The effectiveness of seatbelts is not nearly as cut and dry as one might first be led to believe. There are lots of different factors to be taken into account when judging whether they actually save people or not. First of all, seatbelts really aren’t saving all that many people per year anyway. At least, not nearly as many as the figure would lead the public to believe. Many of the people who were “saved by seatbelts” would have been perfectly fine had they not worn one. Another thing to keep in mind is that seatbelts have only been shown to be effective when they are worn correctly. Not only this, but when they are worn incorrectly, it actually makes it more likely for a person to get injured in an accident. Additionally, wearing a seatbelt provides drivers with a false sense of security, which in turn causes them to lower their senses and inhibitions, making them more likely to end up in a collision. Considering all of these elements, I think it is safe to say that seatbelts cause drivers of vehicles to become more vulnerable to an accident.
Contrary to what many might believe, statistics are not necessarily on the side of the seatbelt. According to the NHTSA, of the 37,133 people killed in motor vehicle crashes in 2017, 47% of them were not wearing their seatbelts (Medium). This means that more than half of them WERE wearing the seatbelts that were supposed to save their lives. This leads us to one question. If seatbelts are not making people safer, how come the amount of motor vehicle deaths has declined recently? We can reasonably infer that the reason this number has gone down is due to better technological advancements, more safety regulations and other outside factors.
Ultimately, people want seatbelts to work. They want to feel safer in their cars. However, staying with this naive mindset is giving people a false sense of security while driving. A lot of people think that they are invincible while driving. This is because they are so used to wearing seatbelts and not having to worry about having their life and other peoples lives in their hands.
Another thing that makes seatbelts dangerous is their locking mechanic. Anybody who has ever worn a seatbelt knows this. After trying to pull the seatbelt too fast, it freezes up, or locks in place. This is to prevent people from going flying when they get into an accident, but what it actually ends up doing is just giving people whiplash and causing injury and entanglement when they are in minor accidents, which are significantly more common than a severe car crash. One article read that “Since 2000, over 200 rear seat occupants have become entangled in the seatbelt when they inadvertently switched it from emergency locking mode (ELR) to automatic locking mode (ALR).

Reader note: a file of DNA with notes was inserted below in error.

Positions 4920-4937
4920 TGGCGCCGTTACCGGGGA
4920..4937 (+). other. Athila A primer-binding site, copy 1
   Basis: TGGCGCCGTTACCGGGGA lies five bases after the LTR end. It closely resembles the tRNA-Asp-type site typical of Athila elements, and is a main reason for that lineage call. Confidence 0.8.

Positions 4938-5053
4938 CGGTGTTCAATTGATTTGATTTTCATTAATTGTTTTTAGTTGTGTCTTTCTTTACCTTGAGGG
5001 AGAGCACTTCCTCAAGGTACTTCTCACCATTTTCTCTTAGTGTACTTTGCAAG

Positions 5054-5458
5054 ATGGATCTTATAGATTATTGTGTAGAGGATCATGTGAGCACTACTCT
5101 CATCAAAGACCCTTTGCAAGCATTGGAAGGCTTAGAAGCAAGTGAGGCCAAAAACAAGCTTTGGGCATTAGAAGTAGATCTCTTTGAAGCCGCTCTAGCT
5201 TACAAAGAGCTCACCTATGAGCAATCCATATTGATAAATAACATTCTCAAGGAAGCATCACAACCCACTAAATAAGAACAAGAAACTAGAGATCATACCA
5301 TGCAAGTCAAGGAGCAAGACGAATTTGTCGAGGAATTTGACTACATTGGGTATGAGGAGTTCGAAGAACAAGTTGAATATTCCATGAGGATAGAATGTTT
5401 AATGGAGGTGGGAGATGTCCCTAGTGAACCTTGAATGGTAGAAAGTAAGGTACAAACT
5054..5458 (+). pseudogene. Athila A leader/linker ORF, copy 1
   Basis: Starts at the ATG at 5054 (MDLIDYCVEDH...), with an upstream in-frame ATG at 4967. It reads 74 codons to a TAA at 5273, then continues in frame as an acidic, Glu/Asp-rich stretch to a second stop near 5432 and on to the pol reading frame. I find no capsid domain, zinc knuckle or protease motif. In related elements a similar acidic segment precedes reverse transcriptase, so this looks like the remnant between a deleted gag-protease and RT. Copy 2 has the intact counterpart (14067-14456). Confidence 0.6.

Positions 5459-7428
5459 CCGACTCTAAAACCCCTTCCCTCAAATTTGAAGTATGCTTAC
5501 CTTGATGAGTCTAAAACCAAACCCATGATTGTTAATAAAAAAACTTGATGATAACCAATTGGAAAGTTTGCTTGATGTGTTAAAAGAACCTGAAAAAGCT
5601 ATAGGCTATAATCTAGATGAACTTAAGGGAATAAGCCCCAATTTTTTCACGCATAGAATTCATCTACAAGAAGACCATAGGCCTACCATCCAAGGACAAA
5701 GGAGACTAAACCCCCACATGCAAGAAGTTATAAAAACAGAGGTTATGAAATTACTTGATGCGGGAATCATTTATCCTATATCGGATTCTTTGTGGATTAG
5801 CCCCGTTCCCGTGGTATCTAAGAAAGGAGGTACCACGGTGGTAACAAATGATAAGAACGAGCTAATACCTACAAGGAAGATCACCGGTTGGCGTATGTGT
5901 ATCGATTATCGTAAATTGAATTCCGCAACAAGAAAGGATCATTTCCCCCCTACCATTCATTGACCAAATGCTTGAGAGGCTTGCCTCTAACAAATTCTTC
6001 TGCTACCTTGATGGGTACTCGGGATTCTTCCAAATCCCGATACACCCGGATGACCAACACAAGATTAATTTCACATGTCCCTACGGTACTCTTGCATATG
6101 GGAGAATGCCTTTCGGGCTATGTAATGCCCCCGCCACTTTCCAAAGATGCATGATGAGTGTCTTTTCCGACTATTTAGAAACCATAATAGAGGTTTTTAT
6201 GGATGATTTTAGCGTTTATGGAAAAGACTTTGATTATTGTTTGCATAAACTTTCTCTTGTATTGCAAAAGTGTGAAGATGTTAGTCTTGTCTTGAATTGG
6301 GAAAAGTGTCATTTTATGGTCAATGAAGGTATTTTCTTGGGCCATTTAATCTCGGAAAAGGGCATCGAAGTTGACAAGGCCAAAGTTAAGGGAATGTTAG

Since a method is needed to lock the seatbelt when installing child restraint systems (CRS), the National Highway Traffic Safety Administration (NHTSA) commissioned tool, inc. to develop prototype devices that could reduce the risk of seatbelt entanglement resulting from the lockability requirement.”(sae.org) This statistic just makes it seem like all of this isn’t even worth it. If these seatbelts are only going to cause a mass number of people to get injuries that they otherwise wouldn’t, they are not worth having in cars, and are actually making the roads a lot more dangerous.
While many people think that they are great drivers, the truth is that most are not. This false sense of superiority on the road is already a problem as it is, causing people to take unnecessary risks and try to do things that they can not pull off. Now imagine how much worse that is made because somebody is wearing their seatbelt and doesn’t even care enough to look at the road because they incorrectly believe that wearing a seatbelt makes them invulnerable and a better driver than Dale Earnhardt Jr. All of that extra risk is not worth what seatbelts provide for society, and anybody who thinks it is has to straighten out their priorities.
Also, not only do people feel safer and therefore are less safe when driving with a seatbelt on, but they also cause people to drive faster, which results in more deadly accidents. I do not believe that seatbelts giving bad drivers unwarranted confidence and the idea that they can afford to go faster than they actually can is making the road a safer place in any capacity. Another opinion that is important in this topic is that of those who are victims of wreckless drivers who became less able to operate their car properly because they wore their seatbelt.
A new phenomenon is something that is known as “seatbelt syndrome”. Essentially, after getting into an accident while wearing a seatbelt, certain victims report having lingering injuries such as intra-abdominal injuries and vertebral fractures. This has been known to cause chronic pain in its victims for the rest of their lives. Many sufferers of seatbelt syndrome never recover, and their quality of life diminishes heavily.
Seatbelts cause drivers to lower their inhibitions and become more susceptible to damage sustained during a wreck or collision. Many people refuse to accept this truth because they can not wrap their minds around the fact that something that is supposed to be protecting us is actually harming us, and it is being promoted by the government. If people opened their eyes up to this sort of thing more often, they would see that it is not all the uncommon. The government promotes things that are against the best interest of the people all the time, take, for instance, the fact that tobacco and nicotine is a billion dollar industry that kills people, but makes money, so its not a big deal to the government.
To conclude, the definitive reason that people should not wear a seatbelt while driving is that it does the one thing that we do not want to happen while we drive. It makes the road more dangerous. If people realized that a lot more often than they realize, this world is not as soft and protective as they have been led to believe. It is the lack of people that are willing to challenge common belief that allows the narrative of helpful seatbelts to prevail.